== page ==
Senior leaders in Canada’s tech and innovation sectors have launched a new anti-racism initiative, the Coalition of Innovation Leaders Against Racism (CILAR). The coalition’s mandate is to combat systemic racism in the innovation economy and “create pathways” for Black people, Indigenous peoples, and people of colour.
“For real change, we need to steer Canada’s innovation economy towards ensuring equal opportunity for every Canadian.”
The coalition aims to leverage the strong institutional influence of its members, along with a system-focused approach, to effect broader change across Canada’s innovation economy.
CILAR will be housed by MaRS, which will provide support and ecosystem access, and chaired by Claudette McGowan, global executive officer at TD Canada. The coalition’s members include representation from OMERS, KPMG, Cisco, and DMZ Ventures.
“It’s our responsibility as leaders in this space to do more than just express our support,” said McGowan. “For real change, we need to steer Canada’s innovation economy towards ensuring equal opportunity for every Canadian, regardless of race or socioeconomic status. We must foster perspectives that reflect our community.”
“This means spearheading initiatives and programs—like this coalition and the Black Innovation Fellowship—that will level the playing field and clear pathways to success,” McGowan added.
The coalition has identified five priorities: youth skills development, job opportunities, venture and founder support, investment and funding as well as community leadership.
The initial focus of CILAR’s members will be on tackling anti-Black and systemic racism, and hiring and supporting more diverse talent, employees, and founders. This first step will inform how the coalition engages other underrepresented groups going forward.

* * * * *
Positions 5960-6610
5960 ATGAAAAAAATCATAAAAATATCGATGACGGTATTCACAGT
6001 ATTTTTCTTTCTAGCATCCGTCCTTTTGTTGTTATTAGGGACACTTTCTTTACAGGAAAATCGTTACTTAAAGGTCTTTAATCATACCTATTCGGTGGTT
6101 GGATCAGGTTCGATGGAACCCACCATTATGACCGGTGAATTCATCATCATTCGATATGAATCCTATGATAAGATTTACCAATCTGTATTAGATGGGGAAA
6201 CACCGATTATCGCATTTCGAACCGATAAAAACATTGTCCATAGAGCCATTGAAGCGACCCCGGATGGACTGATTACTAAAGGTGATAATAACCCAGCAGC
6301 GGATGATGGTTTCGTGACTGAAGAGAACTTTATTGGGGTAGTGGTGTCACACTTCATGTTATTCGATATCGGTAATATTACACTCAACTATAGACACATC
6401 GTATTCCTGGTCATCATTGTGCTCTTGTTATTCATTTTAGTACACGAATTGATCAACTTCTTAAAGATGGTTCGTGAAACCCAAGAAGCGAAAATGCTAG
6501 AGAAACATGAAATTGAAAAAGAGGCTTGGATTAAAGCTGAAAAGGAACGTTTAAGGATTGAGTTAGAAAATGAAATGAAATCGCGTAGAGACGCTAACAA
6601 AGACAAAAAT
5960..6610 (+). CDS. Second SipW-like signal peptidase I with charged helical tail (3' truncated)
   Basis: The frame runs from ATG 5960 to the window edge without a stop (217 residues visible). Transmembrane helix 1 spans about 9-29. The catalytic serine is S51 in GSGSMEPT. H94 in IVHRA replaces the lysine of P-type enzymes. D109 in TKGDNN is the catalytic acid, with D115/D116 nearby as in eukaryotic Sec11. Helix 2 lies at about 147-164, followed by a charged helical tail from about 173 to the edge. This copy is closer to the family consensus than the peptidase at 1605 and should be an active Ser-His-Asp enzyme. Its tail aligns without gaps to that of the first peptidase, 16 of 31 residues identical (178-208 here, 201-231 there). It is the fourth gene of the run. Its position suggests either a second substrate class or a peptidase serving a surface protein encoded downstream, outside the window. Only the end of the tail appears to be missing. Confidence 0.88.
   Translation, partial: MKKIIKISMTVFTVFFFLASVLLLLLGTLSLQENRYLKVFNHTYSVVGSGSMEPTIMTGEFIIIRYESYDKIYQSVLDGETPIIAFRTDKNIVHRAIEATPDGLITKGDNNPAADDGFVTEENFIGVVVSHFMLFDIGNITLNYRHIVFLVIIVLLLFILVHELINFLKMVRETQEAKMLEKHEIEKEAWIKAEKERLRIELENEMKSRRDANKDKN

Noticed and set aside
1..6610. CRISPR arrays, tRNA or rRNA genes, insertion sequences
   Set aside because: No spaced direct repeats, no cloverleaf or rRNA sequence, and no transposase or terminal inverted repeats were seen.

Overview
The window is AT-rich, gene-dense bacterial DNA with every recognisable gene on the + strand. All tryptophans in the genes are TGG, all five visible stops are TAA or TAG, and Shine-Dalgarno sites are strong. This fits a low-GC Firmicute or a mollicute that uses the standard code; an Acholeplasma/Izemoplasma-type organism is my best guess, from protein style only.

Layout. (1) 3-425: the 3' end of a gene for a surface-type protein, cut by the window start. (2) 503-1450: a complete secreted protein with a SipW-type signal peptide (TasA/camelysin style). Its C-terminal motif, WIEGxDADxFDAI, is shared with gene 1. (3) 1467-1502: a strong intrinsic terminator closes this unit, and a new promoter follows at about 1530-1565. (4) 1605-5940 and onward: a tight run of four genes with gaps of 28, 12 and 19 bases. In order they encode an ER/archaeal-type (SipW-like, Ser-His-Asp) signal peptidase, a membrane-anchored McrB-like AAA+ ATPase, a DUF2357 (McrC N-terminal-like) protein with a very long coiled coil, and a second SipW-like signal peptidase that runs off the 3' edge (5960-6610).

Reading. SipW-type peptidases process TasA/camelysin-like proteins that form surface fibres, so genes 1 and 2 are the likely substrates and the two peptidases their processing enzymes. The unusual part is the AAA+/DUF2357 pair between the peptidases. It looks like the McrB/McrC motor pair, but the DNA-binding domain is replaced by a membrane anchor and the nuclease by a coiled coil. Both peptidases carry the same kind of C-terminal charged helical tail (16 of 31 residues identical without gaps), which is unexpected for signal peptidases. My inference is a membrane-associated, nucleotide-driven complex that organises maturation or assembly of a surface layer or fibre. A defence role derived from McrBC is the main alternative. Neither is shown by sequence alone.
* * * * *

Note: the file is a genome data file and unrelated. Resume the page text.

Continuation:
The coalition’s 25 founding members include leaders from startups, government, institutional investors, major banks, insurance companies, academic institutions, and multinationals with a Canadian presence.
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“At a time when the transformation of the entire economy depends on startups connecting with incumbent businesses, we have a small window to reimagine and re-configure our economy,” said Yung Wu, CEO of MaRS. “Our first priority is to increase representation of Black professionals and founders while taking on systemic racism in all forms. As a coalition, we will create a new grassroots movement, bringing catalytic change and enabling diverse employees and founders to be leaders in Canada’s future economy.”
“COVID-19 has created the perfect storm that brought many of the injustices in society to the forefront, such as the destructive forces of racism and prejudice,” said Armughan Ahmad, KPMG’s president and managing partner of digital, and CILAR founding member. “It is incumbent on every one of us to understand the barriers that exist, and commit to doing our part to eradicating racism in all its forms. As we build the post-COVID new economy we have the opportunity and responsibility to create a more inclusive and just society.”
Alexandra McCalla, co-founder and COO of AirMatrix and coalition member noted that “it’s not just about taking jobs by increasing quotas in large tech organisations, it’s about creating jobs and generational wealth.”
“To do this we must disrupt insular flows of capital, making real change with real commitment,” she added.
The coalition also intends to collaborate with other anti-racism initiatives, like Wes Hall’s recently launched Canadian Council of Business Leaders Against Anti-Black Systemic Racism. CILAR will support the council’s first virtual summit, BlackNorth, this July.
Image source MaRS